8. HST 30th Anniversary Image Information

 J. Green 

The aquatic-inspired "Cosmic Reef"  image released for the 30th Anniversary of the launch of Hubble on April 24, 2020 is a 3 x 4 tiled mosaic of NGC 2020 and 2014, part of a vast star-forming region in the Large Magellanic Cloud, several hundred parsecs across. The image was taken using WFC3's F475W, F502N, F657N, and F814W filters to highlight the starlight/continuum, as well as gaseous oxygen, hydrogen, and nitrogen. The data are also available as a High-level Science Product (HLSP) in MAST.

Downloadable versions:
News Story/Image

Video: Flight into the Cosmic Reef

Video: Zoom into the Cosmic Reef

9. New Documentation

ISR 2020-01: Recommendations for Optimizing Rapid Ultraviolet HST Observations of Gravitational Wave Optical Counterparts. L. Strolger, A. Rest, O. Fox, A. Calamida, R. Ryan, N. Reid.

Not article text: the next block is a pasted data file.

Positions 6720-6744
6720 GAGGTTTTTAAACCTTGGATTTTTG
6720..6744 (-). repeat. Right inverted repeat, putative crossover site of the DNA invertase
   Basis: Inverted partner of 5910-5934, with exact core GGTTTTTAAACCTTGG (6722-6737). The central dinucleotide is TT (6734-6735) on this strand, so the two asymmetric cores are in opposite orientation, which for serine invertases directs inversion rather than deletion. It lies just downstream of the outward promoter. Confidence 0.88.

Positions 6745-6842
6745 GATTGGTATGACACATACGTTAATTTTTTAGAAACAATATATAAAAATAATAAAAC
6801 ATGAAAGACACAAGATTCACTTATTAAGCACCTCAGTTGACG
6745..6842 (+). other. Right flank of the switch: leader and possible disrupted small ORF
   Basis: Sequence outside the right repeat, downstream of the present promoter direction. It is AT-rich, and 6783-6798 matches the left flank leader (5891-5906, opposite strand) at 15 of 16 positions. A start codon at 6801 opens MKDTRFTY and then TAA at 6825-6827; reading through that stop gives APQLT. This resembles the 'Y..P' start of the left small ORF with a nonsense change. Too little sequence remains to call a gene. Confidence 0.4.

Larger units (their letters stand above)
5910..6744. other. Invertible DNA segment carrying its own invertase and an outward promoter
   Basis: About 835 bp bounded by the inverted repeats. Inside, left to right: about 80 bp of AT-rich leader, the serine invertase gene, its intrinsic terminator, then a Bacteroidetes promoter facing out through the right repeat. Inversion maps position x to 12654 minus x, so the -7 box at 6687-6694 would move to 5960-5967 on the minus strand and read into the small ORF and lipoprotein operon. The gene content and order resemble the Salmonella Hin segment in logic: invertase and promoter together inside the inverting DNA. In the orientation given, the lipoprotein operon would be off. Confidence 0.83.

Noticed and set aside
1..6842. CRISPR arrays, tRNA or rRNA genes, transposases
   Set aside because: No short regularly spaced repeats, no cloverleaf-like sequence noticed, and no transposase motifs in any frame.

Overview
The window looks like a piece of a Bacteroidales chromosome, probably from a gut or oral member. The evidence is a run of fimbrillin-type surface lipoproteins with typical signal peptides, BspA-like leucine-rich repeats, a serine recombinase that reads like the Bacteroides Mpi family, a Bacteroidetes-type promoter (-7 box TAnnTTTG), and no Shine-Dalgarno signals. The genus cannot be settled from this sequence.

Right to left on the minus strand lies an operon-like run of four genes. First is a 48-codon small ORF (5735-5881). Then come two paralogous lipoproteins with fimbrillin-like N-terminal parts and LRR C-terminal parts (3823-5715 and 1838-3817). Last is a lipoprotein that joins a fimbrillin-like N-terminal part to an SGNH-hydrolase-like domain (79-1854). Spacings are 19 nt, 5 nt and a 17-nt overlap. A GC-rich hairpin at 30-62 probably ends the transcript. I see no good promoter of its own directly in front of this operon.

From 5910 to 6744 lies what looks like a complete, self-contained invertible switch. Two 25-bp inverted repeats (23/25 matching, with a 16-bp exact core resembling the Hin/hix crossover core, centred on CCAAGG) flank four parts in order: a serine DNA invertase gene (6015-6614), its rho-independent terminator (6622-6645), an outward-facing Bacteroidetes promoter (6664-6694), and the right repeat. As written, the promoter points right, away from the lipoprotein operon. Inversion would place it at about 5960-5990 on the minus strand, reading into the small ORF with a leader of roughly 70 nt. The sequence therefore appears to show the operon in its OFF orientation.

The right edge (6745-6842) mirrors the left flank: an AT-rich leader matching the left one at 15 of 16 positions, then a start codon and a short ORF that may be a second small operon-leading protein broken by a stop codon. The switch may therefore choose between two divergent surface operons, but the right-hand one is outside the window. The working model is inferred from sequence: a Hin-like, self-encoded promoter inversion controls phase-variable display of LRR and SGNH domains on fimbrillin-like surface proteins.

General guidelines for Target of Opportunity observations.

ISR 2020-02: WFC3 Quicklook Anomalies Database. J. V. Medina, S. Baggett, & The Quicklook Team.
Release and description of the public WFC3 Quicklook Anomalies database.

ISR 2020-03: IR `Snowball' Occurrences in WFC3/IR: 2009-2019 Snowballs Database. J. D. Green, H. Olszewski.
IR "snowball" artifacts have not changed in occurrence rate over 11 years of WFC3, constraining their likely cause.

ISR 2020-04: The Dispersed Infrared Background in WFC3 G102 and G141 Observations. N. Pirzkal, R. Ryan.
The development of background subtraction routines using a generalized multi-component algorithm including Earth-based scattered light, on G102 and G141 observations.

ISR 2020-05: WFC3 IR Sensitivity Over Time. V. Kozhurina-Platais, S. Baggett.
The sensitivity of WFC3/IR appears to be changing at the level of 0.2% (0.002 mag) per year.

ISR 2020-06: WFC3/UVIS EPER CTE 2009 - 2020. H. Khandrika. CTE loss has been levelling off since 2009, and is anti-correlated with solar activity.

The complete WFC3 ISR archive is available here.